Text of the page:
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Ford v. Commissioner of Social Security

United States District Court, E.D. Michigan, Southern Division

June 28, 2018

ADRIAN FORD, Plaintiff,
v.
COMMISSIONER OF SOCIAL SECURITY, Defendant.

          DAVID R. GRAND MAGISTRATE, JUDGE

          OPINION AND ORDER ADOPTING THE REPORT AND RECOMMENDATION [19], GRANTING DEFENDANT'S MOTION FOR SUMMARY JUDGMENT [18], AND DENYING PLAINTIFF'S MOTION FOR SUMMARY JUDGMENT [17]

          STEPHEN J. MURPHY, III UNITED STATES DISTRICT JUDGE

         After Plaintiff Adrian Ford unsuccessfully sought supplemental security income, he filed the instant suit to challenge the Social Security Administration's final decision. Ford and the Commissioner filed cross-motions for summary judgment and the magistrate judge issued a report and recommendation ("Report"). Ford filed objections, but for the reasons below, the Court will adopt the Report, deny Ford's motion, and grant the Commissioner's motion.

         STANDARD OF REVIEW

         Civil Rule 72(b) governs the review of a magistrate judge's report, and the review varies depending on whether a party objects. The Court need not undertake any review of portions of a report to which no party has objected. Thomas v. Arn, 474 U.S. 140, 153 (1985). De novo review is required, however, if the parties "serve and file specific written objections to the proposed findings and recommendations." Fed.R.Civ.P. 72(b)(2).

         When performing de novo review, "[t]he district judge may accept, reject, or modify the recommended disposition; receive further evidence; or return the matter to the magistrate judge with instructions." Fed.R.Civ.P. 72(b)(3).

         When reviewing a case under 42 U.S.C. § 405(g), the Court "must affirm the Commissioner's conclusions absent a determination that the Commissioner has failed to apply the correct legal standards or has made findings of fact unsupported by substantial evidence in the record." Longworth v. Comm'r Soc. Sec. Admin., 402 F.3d 591, 595 (6th Cir. 2005) (quotations omitted). Substantial evidence consists of "more than a scintilla of evidence but less than a preponderance" such that a "reasonable mind might accept [it] as adequate to support a conclusion." Rogers v. Comm'r of Soc. Sec., 486 F.3d 234, 241 (6th Cir. 2007) (quotations omitted). An ALJ may consider the entire body of evidence without directly addressing each piece in the decision. Kornecky v. Comm'r of Soc. Sec., 167 Fed.Appx. 496, 507-08 (6th Cir. 2006). And an ALJ need not "make explicit credibility findings as to each bit of conflicting testimony, so long as his factual findings as a whole show that he implicitly resolved such conflicts." Id.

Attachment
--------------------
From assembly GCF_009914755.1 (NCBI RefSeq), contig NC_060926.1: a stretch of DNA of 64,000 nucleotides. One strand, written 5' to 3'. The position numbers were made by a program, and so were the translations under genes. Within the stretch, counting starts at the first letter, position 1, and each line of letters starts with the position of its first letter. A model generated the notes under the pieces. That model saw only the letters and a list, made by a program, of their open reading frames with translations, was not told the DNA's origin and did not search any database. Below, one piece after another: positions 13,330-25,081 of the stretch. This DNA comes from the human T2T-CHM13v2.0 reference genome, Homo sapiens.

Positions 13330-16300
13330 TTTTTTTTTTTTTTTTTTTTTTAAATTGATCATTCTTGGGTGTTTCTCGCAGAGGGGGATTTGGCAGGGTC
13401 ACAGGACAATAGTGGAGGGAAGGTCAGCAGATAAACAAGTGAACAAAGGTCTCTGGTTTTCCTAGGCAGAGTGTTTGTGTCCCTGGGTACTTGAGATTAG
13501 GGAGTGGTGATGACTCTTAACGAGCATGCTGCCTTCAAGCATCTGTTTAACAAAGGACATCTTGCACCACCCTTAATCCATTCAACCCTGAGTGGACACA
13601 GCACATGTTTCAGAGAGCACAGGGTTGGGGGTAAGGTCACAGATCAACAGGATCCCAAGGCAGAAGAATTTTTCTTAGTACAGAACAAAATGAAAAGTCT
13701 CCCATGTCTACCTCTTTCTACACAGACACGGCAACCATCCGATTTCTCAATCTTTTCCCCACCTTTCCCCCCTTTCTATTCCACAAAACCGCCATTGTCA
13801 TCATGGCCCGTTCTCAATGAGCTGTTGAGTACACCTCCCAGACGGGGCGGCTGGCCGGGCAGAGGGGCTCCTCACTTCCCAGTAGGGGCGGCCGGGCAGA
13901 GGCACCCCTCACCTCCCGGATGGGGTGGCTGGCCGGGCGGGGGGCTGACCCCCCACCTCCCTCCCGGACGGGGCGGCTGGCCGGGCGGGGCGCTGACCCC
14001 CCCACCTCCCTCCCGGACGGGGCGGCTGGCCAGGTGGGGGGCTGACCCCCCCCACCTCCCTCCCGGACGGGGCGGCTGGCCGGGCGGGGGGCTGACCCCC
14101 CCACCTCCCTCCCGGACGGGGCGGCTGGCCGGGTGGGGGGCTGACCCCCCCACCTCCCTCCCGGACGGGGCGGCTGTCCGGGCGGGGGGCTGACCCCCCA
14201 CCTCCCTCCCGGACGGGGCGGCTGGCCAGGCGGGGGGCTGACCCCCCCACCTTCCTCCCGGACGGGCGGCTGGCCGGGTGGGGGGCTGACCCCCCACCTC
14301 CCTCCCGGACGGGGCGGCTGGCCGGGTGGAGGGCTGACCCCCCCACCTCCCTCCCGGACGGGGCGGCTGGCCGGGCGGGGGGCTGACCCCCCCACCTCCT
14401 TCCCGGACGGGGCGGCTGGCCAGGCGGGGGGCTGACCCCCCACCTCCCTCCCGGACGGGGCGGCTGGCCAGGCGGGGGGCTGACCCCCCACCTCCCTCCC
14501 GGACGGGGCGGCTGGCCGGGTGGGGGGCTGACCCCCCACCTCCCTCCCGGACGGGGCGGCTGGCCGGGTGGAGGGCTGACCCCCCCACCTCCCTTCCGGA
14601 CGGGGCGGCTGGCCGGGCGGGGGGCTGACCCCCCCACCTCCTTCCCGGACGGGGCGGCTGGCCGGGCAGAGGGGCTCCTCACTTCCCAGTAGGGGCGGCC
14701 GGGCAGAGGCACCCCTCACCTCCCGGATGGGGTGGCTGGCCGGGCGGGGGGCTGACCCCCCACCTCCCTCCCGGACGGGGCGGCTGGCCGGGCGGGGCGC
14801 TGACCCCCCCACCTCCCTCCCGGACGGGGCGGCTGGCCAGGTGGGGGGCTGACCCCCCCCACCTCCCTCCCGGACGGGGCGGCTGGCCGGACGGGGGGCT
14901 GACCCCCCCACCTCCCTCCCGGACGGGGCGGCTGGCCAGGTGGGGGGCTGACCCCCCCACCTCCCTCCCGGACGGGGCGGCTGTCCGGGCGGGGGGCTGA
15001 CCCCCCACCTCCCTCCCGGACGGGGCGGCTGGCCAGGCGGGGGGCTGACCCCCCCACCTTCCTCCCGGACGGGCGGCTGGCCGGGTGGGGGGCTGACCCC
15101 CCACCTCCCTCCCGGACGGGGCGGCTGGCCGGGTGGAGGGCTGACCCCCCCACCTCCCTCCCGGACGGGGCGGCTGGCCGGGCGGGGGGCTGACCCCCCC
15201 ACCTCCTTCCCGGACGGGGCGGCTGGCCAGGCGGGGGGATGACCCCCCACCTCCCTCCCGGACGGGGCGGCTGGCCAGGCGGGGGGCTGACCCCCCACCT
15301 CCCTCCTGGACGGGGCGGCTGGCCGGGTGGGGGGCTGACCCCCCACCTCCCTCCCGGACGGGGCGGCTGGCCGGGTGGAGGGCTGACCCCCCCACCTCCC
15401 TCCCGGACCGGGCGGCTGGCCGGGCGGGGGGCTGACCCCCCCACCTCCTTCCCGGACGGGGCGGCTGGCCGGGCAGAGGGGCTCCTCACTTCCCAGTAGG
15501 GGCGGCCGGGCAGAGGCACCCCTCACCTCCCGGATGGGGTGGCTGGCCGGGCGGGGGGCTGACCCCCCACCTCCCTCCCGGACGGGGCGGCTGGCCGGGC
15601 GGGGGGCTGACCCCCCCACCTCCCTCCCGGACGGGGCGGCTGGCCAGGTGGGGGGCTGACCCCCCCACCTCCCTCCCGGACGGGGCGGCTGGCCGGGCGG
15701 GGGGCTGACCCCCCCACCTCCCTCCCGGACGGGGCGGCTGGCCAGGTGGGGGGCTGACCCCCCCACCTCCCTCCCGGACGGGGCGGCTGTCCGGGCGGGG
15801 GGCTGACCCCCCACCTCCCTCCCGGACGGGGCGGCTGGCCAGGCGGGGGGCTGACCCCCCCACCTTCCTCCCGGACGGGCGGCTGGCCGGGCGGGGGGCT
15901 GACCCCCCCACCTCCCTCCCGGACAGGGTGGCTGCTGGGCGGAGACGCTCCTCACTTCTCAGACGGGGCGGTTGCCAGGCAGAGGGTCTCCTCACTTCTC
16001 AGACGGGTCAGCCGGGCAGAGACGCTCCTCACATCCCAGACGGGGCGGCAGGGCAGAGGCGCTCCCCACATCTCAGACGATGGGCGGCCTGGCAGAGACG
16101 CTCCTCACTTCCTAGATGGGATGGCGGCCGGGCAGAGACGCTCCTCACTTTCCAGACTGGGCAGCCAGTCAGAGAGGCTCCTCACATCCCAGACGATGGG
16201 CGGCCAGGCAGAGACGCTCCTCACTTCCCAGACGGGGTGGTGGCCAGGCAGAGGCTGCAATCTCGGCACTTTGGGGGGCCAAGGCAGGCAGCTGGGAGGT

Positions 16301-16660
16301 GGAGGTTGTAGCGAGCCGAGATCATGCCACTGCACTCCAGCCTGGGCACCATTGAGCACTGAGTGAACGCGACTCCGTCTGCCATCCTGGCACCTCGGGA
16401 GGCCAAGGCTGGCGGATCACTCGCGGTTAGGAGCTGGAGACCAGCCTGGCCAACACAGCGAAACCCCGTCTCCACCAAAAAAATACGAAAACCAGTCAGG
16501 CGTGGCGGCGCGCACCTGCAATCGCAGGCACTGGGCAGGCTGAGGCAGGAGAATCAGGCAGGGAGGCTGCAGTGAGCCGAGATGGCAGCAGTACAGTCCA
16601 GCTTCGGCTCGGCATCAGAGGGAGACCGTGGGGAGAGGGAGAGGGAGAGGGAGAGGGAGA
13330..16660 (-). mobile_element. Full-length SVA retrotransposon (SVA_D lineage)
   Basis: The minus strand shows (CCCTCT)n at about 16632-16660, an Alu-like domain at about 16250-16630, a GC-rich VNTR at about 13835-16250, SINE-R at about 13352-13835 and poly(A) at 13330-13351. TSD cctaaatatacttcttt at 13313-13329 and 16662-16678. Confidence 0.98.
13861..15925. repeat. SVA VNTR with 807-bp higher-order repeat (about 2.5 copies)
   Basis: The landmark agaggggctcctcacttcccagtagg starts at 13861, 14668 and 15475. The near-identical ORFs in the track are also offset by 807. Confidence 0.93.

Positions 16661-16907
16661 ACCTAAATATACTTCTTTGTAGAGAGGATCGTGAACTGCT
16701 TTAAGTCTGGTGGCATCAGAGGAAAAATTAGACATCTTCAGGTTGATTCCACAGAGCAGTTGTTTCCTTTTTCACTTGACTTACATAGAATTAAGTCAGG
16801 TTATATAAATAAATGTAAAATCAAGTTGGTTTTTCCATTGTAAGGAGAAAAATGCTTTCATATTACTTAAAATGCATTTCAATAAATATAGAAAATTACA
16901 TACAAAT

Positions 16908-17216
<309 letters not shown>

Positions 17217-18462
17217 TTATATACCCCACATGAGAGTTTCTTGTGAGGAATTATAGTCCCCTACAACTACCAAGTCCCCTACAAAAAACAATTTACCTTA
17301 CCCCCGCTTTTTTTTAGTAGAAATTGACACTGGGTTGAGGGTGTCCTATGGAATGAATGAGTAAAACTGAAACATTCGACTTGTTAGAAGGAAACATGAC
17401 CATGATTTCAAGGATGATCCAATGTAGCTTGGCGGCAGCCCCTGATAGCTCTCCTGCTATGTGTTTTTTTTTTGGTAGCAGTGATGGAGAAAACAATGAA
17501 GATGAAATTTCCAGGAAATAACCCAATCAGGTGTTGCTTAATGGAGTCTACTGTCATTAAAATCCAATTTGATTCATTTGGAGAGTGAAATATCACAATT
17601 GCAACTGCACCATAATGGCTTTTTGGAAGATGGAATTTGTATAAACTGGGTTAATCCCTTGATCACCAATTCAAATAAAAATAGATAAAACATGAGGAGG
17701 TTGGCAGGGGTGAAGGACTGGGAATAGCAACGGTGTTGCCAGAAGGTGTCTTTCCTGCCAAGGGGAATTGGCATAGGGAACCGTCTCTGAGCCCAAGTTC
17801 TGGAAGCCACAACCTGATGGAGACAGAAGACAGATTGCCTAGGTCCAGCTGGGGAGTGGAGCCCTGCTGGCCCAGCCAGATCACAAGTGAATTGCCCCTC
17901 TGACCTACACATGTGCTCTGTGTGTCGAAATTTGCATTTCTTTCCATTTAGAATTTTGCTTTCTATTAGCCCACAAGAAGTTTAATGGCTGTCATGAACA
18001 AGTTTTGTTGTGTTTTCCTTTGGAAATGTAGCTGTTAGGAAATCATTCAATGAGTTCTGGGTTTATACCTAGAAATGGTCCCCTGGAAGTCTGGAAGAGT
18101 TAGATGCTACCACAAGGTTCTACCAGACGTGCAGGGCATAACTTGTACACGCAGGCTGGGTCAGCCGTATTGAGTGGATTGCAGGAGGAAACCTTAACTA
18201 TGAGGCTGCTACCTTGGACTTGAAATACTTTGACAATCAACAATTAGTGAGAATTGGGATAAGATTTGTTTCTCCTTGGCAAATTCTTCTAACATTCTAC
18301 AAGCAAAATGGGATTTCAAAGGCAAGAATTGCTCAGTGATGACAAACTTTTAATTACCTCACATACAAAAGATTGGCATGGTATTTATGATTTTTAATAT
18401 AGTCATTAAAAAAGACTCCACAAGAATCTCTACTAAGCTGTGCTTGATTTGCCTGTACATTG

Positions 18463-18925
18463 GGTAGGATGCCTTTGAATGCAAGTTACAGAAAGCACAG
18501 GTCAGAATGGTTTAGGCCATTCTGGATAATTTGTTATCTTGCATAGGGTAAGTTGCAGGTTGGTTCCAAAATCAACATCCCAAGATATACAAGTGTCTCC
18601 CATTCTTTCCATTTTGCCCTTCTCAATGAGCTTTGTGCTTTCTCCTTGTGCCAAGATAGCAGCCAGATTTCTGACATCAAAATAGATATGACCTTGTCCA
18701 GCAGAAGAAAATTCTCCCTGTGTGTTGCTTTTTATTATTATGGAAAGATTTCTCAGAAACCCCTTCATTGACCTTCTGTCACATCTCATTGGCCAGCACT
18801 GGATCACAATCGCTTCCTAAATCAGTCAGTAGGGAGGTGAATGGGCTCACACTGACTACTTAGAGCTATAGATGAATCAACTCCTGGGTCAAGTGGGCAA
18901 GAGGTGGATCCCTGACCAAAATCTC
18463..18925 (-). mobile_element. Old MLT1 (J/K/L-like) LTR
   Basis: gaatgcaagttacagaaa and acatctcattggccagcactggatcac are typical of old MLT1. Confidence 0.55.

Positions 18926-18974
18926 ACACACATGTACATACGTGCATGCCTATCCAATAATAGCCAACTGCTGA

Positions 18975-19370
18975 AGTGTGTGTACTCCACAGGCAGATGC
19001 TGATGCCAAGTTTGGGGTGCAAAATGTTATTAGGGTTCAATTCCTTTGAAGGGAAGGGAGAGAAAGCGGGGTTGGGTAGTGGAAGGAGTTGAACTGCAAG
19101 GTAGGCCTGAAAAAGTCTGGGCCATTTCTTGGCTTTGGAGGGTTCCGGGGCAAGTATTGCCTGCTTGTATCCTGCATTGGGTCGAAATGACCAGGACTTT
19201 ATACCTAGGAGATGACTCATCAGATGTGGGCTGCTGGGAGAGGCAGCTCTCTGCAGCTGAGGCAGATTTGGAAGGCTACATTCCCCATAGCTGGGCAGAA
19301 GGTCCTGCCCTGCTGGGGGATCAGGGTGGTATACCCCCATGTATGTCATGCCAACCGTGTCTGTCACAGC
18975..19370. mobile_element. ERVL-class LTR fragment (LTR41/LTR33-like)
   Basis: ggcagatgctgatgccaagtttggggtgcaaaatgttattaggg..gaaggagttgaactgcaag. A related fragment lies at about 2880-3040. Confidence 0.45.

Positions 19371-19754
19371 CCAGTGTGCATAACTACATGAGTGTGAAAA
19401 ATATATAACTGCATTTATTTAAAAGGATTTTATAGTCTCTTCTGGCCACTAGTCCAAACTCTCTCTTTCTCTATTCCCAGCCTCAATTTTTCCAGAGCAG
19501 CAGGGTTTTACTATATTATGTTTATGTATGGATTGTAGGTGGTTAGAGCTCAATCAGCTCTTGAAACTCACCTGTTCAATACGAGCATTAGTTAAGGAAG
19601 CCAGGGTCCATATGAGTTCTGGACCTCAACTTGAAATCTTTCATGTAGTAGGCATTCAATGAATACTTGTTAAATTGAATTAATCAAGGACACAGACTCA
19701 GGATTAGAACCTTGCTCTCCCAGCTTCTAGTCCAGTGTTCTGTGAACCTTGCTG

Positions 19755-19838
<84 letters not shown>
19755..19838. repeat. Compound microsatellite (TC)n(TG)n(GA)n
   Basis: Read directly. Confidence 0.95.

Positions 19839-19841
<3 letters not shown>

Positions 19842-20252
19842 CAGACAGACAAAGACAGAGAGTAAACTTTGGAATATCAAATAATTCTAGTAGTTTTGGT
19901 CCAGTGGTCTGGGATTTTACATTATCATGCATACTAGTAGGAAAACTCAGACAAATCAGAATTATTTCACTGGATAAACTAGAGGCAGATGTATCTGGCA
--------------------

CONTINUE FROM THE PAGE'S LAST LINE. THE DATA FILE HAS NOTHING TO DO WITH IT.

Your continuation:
BACKGROUND

         In a sense, Ford's case dates back to 2012. That is when he initially sought benefits and, as a consequence, he saw a psychologist named Dr. Dickson in November of that year. Dickson made various findings in a written opinion, diagnosed Ford with pervasive developmental disorder and borderline intellectual functioning, and assigned him a Global Assessment of Functioning score of 48. ECF 14-8, PgID 830.

         The rest of the records, however, arose some years later, after Ford filed the application now in dispute. Accordingly, the rest of the relevant medical records were all created in 2016 and two affidavits were sworn to in January 2017. In summary:

         January 19, 2016 - Ford saw Dr. Marshall, a psychologist, who made specific observations about his mental abilities, affect, and emotional state. Id. at 832-35. She provisionally diagnosed him with two "Specific Learning Disorders": one in reading, the other in mathematics. Id. at 834.

         May 13, 2016 - Ford saw Dr. Kirzner, another psychologist, who confirmed the learning disorder diagnoses and also made observations about Ford's mental deficits and opined on his ability to work gainfully. Id. at 843-47.

         October 27, 2016 - Ford saw Dr. Rodriguez, a medical doctor, because of worsening symptoms of depression. Id. at 850-52. Rodriguez did not undertake the same level of detailed findings that the psychologists did, but did ultimately diagnose Ford with a single episode of "[c]hronic major depressive disorder." Id. at 851.

         December 3, 2016 - Ford saw Jayne McCullough, M.A., who administered portions of the "Kaufman Test of Educational Achievement" that evaluated Ford's proficiency in math, reading, and spelling. Id. at 840-41. McCullough concluded that Ford's reading and math levels were "at a beginning first grade level" and opined that he would "have a great deal of difficulty ...


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